Healthcare lawyers are bracing for changes in the way the CMS bars doctors from referring patients for government-paid services at facilities in which the doctors have a financial stake, either through ownership interest or other compensation agreements.
The changes could require restructuring of some common arrangements. They also create both flexibility and confusion for providers trying to comply with the complex regulations, which attempt to carve out exceptions for the arrangements that yield efficiency and better care rather than enrich doctors at the governments expense.
The CMS last month unveiled the final rule interpreting 1993 legislation known as Stark II, the second round of self-referral prohibitions pushed by Rep. Pete Stark (D-Calif.).
And final doesnt mean final. The agencys 2008 physician-fee schedule floated in July includes proposed Stark revisions, some of which are terrifying the people responsible for structuring arrangements. The CMS posted hundreds of pages to its Web site Aug. 27 that include the text of the final rule, as well as comments and responses on the draft of rules in effect since 2004. Lawyers poring over the text quickly noted the CMS has recast the way the self-referral ban views relationships long considered indirect and therefore granted fairly wide berth.
In the new rule, if a physicians group has a financial relationship with a hospital or other facility providing health services, the physician is considered to stand in the shoes of the group. That means the arrangement will have to satisfy one of the other exceptions, which are generally tighter and more complicated.
Theres no question that CMS approach here is just to eliminate the application of that exception, says Thomas Crane, who co-leads the fraud and abuse, and compliance practice in the Boston and Washington offices of Mintz Levin Cohn Ferris Glovsky and Popeo. Many attorneys felt it even bordered on being a loophole.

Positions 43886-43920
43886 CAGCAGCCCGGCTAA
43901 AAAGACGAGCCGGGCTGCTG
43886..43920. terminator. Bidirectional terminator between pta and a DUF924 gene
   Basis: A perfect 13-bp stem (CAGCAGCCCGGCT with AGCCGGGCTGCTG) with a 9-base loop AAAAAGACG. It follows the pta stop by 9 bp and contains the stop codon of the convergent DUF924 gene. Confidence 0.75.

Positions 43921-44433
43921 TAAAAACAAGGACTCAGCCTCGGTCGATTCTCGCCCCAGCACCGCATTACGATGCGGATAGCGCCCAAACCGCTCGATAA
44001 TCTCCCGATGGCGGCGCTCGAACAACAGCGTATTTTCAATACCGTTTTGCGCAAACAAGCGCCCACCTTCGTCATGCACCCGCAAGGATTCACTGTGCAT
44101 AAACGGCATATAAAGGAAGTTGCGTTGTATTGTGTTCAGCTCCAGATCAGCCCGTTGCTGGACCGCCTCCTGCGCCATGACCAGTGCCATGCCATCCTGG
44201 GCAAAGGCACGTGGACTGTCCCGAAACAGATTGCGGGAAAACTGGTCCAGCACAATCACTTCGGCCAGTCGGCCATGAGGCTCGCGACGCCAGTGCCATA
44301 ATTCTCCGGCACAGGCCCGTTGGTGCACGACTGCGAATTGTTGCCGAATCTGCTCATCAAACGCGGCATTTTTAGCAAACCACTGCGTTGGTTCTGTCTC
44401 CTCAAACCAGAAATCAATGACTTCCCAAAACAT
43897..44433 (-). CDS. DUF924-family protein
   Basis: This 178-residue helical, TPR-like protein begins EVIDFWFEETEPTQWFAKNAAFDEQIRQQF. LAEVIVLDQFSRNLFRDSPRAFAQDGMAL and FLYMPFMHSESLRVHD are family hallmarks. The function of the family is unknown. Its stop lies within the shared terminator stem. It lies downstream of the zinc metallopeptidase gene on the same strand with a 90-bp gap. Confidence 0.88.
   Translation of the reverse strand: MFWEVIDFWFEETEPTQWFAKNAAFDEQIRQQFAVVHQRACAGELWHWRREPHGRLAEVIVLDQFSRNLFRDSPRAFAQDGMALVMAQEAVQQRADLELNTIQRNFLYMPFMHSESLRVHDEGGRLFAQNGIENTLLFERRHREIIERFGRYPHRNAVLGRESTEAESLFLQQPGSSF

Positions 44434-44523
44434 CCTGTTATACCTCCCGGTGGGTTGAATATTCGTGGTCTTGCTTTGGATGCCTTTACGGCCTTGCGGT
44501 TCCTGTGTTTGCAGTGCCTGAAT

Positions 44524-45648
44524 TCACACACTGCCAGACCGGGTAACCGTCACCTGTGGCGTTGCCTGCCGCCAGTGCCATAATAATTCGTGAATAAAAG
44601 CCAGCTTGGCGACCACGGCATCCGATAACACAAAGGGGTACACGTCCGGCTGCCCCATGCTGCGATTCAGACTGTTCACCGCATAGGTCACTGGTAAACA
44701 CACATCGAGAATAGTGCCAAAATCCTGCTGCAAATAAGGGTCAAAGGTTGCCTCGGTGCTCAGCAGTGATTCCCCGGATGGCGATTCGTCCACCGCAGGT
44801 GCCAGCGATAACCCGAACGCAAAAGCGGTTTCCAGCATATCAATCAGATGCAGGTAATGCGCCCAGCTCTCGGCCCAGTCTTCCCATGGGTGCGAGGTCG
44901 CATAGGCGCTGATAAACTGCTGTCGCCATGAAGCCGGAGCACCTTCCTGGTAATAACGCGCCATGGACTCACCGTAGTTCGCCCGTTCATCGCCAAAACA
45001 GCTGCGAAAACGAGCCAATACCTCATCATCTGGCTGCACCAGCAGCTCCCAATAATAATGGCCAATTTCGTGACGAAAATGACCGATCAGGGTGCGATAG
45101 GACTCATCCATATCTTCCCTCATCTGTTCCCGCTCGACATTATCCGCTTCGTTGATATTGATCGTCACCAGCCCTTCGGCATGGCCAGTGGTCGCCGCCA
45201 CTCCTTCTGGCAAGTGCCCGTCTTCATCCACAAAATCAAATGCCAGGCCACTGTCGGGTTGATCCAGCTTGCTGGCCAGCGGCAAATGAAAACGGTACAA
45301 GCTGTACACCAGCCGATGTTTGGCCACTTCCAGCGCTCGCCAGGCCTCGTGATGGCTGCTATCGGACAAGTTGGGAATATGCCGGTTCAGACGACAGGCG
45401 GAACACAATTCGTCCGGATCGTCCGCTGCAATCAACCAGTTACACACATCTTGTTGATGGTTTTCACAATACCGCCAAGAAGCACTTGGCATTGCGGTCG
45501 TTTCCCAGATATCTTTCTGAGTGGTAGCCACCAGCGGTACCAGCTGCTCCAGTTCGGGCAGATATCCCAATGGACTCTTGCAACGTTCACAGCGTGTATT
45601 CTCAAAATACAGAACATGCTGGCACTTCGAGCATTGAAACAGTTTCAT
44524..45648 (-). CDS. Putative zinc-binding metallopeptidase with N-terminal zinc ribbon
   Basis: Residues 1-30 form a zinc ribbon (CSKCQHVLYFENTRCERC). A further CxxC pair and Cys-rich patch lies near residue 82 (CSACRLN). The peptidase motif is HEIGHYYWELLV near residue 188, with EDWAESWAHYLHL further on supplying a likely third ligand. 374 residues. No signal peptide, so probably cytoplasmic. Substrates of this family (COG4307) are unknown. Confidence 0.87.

A grandfather clause allows contracts that meet the exception to run their course before the deal has to be restructured.
If youre in the middle of negotiating a contract or in the eleventh hour, you have a lot more problems, Crane says.
The new rule, set to go into effect Dec. 4, also scrubs a controversial but clear way to establish fair-market value for a physicians services, which has involved a choice of averaging rates in the relevant market or crunching data from national surveys.
That, on the one hand, avoids what some physicians and others thought was an unofficial ceiling, says Gerald Griffith, a healthcare lawyer who is a partner in the Chicago office of Jones Day. On the other hand, it takes away one of the bright-line tests, and with many of the other, quote flexibility changes, opens it up more to interpretation, and that can be a good thing or a bad thing.
On that score, the regulations attempt to add flexibility and clarity to an exception allowing hospitals to use financial incentives to get doctors to relocate and join their medical staffs, which may be helpful in theory but extremely difficult to use.
It is so horribly complicated, says Robert Homchick, a partner in the Seattle office of Davis Wright Tremaine. Out in the field, to expect a hospital assistant administrator or to expect a physician whos gone to medical school and not law school to be able to understand and apply that exception I think is really being disingenuous.What do you think? Write us with your comments at [email protected]. Please include your name, title and hometown.